I heard it was beautiful, but best seen from a boat or above. So I chose above, annnnd then figured if I was going to be up in the air in a plane anyways, why not take advantage of the situation and jump out 🙂
It had been about 7 years since I’d last skydived, and before that was college, and even this time was every bit as thrilling as the first. But sorry, no photos, I’m too cheap to upgrade to the video package and am more interested in capturing the experience firsthand. I basked in my adrenaline high that afternoon by renting a kayak and exploring the bay, stopping at beaches and caves on islands I passed. I met up with some of the staff from the skydive shop for a happy hour, then retired to my van. Ahhhhhh….
If it wasn’t clear yet, I’d been on a daily mission to stop and watch each of the sunrises and sunsets throughout my travels, which mind you were at around 5:30 AM and 8:30 PM. So the next morning I left my campsite and relocated to the beach to make my breakfast, watching the sun creep over the islands in the bay before setting South.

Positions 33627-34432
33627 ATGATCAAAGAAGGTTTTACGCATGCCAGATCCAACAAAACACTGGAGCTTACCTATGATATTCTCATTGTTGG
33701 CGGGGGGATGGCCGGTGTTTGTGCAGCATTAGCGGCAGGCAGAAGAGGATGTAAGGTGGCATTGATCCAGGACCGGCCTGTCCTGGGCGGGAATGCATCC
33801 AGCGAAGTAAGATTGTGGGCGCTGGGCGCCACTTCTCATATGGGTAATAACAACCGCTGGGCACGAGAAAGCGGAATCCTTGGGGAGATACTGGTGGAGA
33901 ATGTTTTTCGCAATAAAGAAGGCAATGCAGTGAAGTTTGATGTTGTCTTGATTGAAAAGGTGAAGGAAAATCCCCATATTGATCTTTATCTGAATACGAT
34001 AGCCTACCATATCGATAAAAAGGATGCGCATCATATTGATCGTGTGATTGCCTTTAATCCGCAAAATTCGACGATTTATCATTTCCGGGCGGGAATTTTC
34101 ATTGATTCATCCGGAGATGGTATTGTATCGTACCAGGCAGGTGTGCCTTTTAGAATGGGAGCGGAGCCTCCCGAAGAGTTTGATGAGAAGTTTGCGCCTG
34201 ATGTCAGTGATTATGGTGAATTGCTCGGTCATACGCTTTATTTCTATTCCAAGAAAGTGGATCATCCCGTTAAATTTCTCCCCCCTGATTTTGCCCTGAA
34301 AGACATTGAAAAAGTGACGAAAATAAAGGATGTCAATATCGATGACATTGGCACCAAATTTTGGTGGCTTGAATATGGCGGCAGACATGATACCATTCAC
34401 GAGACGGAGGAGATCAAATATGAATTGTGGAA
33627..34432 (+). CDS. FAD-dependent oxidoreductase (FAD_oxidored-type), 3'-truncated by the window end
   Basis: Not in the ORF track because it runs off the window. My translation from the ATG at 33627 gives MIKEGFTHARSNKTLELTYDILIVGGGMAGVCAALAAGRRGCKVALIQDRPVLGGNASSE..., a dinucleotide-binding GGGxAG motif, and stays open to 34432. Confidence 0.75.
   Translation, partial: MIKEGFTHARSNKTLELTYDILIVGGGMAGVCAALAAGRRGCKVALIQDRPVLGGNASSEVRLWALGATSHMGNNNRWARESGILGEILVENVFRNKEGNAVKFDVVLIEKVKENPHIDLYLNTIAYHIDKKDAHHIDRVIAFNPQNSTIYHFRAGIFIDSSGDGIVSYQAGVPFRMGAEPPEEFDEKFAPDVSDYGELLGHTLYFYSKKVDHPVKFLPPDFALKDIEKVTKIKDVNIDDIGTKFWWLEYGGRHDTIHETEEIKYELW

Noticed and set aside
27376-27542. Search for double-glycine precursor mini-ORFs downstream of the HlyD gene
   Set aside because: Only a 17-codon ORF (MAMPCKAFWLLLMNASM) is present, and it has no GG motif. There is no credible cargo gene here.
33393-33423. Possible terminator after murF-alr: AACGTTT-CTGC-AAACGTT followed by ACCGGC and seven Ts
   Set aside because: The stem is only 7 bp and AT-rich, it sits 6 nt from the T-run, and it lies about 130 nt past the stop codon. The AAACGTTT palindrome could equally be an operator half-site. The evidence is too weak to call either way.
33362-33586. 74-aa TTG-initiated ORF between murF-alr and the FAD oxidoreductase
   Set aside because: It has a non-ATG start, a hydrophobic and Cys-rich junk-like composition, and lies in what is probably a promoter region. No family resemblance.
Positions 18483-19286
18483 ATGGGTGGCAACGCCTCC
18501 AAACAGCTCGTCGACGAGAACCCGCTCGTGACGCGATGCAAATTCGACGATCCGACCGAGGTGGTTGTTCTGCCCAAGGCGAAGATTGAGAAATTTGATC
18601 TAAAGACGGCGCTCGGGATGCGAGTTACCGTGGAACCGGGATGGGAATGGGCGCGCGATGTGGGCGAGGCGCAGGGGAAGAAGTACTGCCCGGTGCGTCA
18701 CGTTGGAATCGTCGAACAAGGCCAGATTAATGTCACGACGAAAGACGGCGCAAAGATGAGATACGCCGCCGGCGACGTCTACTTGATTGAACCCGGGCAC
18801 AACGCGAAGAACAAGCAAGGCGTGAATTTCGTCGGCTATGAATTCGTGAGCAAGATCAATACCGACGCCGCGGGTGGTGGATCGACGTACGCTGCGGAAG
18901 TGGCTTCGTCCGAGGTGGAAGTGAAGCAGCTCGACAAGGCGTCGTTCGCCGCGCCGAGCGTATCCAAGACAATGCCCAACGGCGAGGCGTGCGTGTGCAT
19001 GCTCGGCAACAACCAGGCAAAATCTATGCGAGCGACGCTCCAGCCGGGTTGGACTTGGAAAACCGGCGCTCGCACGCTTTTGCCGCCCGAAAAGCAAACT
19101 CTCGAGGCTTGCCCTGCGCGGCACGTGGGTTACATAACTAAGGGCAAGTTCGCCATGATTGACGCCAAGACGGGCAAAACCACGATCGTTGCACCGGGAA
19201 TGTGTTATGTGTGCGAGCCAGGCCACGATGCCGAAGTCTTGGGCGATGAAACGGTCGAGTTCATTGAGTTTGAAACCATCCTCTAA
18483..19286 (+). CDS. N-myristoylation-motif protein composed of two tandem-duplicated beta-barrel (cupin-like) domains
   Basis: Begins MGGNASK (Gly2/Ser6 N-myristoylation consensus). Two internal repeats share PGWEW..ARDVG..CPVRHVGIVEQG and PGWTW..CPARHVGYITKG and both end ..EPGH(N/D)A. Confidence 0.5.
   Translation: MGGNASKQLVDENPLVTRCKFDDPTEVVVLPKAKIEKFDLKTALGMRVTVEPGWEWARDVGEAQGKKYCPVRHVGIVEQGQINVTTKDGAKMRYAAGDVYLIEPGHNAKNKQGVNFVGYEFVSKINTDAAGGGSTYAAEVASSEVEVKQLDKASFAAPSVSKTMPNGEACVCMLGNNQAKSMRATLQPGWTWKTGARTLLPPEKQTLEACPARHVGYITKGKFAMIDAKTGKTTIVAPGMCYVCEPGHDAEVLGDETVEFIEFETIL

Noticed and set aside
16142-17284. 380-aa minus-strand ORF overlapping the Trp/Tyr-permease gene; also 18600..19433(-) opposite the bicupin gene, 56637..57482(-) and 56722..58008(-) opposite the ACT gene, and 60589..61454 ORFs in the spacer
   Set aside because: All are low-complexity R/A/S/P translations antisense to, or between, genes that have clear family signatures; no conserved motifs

I was open to going where today took me, with the ultimate destination of Piha on the Western shore not far from Aukland. If the route said scenic, I took it. If there was an overlook or a detour with a view, I stopped.
Further south I passed a cidery that was just opening for lunch, perfect timing, I was hungry (and thirsty!). I got to Piha by mid afternoon after what felt like forever but was probably only an hour on some insanely windy narrow roads. I had thoughts of “this will probably be nice, but I’m not sure it’ll be any more impressive than the views I found on the Eastern coast”. But I got to the beach, and yup, stunned again.